What is a Cash Balance Plan? The Complete Guide

We know that a lot of folks have questions regarding cash balance plans and how you can make them work for your business. It really is not that tough. There are several situations in which they work great for companies and some in which they don’t.

The plan definition is a critical component of a successful retirement program. It helps employees understand what they can expect when the time comes to withdraw their money from the plan. These plans are tax-advantaged plans that can be changed and amended by an employer only for valid economic reasons.

The amendments must be made before the employee works 1,000 hours during the plan year or within two and a half months after the end of the plan year. In addition, the employer cannot freeze or terminate the plan before the employee has worked for 1,000 hours.

What is a Cash Balance Plan?

One of the most crucial features of a plan is its ability to allow a participant to build massive retirement assets while still working for a company. The plan’s annuity option allows a participant to retire at any age without a minimum amount of contributions or withdrawals.

In a traditional pension plan, a participant can choose to take an annuity for the life of his or her career. However, with a plan, an individual is free to choose whether to accept a lump sum benefit or an annuity.

In a cash balance plan definition, it is important to understand the differences between the types of plans. First, a Cash Balance plan is an IRA-style account in which the employer contributes to the participant’s account. The money in this account accrues interest and is tax-deferred.

This means that an employer must meet specific requirements before it can start making contributions. If an employer is inexperienced with IRAs, it is crucial that they seek professional advice to ensure that the plan is the right fit for their employees.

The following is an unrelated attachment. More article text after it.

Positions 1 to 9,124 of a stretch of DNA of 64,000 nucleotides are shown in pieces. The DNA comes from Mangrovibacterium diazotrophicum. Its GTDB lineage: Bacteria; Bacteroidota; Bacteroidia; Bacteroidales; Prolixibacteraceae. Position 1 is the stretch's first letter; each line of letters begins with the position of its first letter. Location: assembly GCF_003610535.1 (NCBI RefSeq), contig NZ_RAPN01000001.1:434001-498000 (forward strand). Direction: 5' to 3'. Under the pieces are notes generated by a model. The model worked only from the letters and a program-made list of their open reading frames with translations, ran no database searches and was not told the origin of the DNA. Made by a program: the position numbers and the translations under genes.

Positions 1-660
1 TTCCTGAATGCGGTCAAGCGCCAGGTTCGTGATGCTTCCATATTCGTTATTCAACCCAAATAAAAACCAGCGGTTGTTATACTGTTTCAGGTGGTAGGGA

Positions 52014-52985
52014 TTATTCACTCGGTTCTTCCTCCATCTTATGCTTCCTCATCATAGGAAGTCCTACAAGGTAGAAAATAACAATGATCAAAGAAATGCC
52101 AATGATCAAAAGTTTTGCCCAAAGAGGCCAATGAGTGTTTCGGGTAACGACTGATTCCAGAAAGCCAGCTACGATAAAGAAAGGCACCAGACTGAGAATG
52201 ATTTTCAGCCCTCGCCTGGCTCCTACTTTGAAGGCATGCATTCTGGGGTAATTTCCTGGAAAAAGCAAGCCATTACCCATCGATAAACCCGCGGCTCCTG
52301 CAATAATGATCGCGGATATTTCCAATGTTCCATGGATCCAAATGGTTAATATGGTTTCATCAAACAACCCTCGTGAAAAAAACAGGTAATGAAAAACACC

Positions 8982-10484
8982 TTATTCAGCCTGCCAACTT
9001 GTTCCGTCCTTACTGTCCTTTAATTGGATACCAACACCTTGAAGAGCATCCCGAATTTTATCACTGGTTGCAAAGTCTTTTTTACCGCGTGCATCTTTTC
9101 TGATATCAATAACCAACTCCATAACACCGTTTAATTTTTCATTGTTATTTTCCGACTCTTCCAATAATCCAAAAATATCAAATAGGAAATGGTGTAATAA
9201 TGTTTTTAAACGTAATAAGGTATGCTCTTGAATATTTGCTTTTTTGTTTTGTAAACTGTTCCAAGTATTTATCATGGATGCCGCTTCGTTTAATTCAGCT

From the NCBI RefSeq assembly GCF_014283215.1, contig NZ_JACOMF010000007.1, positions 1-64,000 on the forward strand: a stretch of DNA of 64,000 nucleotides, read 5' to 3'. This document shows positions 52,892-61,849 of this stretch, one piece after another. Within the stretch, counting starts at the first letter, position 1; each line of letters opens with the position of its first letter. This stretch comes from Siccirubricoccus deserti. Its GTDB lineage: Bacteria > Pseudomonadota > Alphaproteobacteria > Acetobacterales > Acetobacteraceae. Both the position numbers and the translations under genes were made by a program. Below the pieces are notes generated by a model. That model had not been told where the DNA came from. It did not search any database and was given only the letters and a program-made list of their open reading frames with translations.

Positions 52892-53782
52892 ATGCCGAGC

The benefits of cash balance plans are many. For example, traditional pension plans require companies to maintain a fund for payouts indefinitely. This approach has created a system of underfunded pensions and an excessively large rainy day fund.

With a plan, however, a company only needs to contribute the funds into the participant’s account and can then use that extra cash flow to expand or grow the business.

How do the plans work?

A cash balance plan is a type of retirement plan that requires a company to make an annual contribution. The money is invested in the plan and attracts interest based on a percentage. This rate can be variable or fixed, but the IRS treasury interest rate is the same.

Therefore, a company can channel its investment into the reserve account if it gets better interest than the market rate. Otherwise, it will have to withdraw the money.

Unlike a traditional pension plan, a cash balance plan’s benefits are expressed in terms of the account’s current value. While this may not be as beneficial as traditional defined benefit plans, cash balance plans can still be attractive for many employees.

These types of retirement savings plans are generally much more flexible than traditional pensions and can be a good option for employees. This flexibility also allows employers to set up a cash balance plan that suits their specific employees.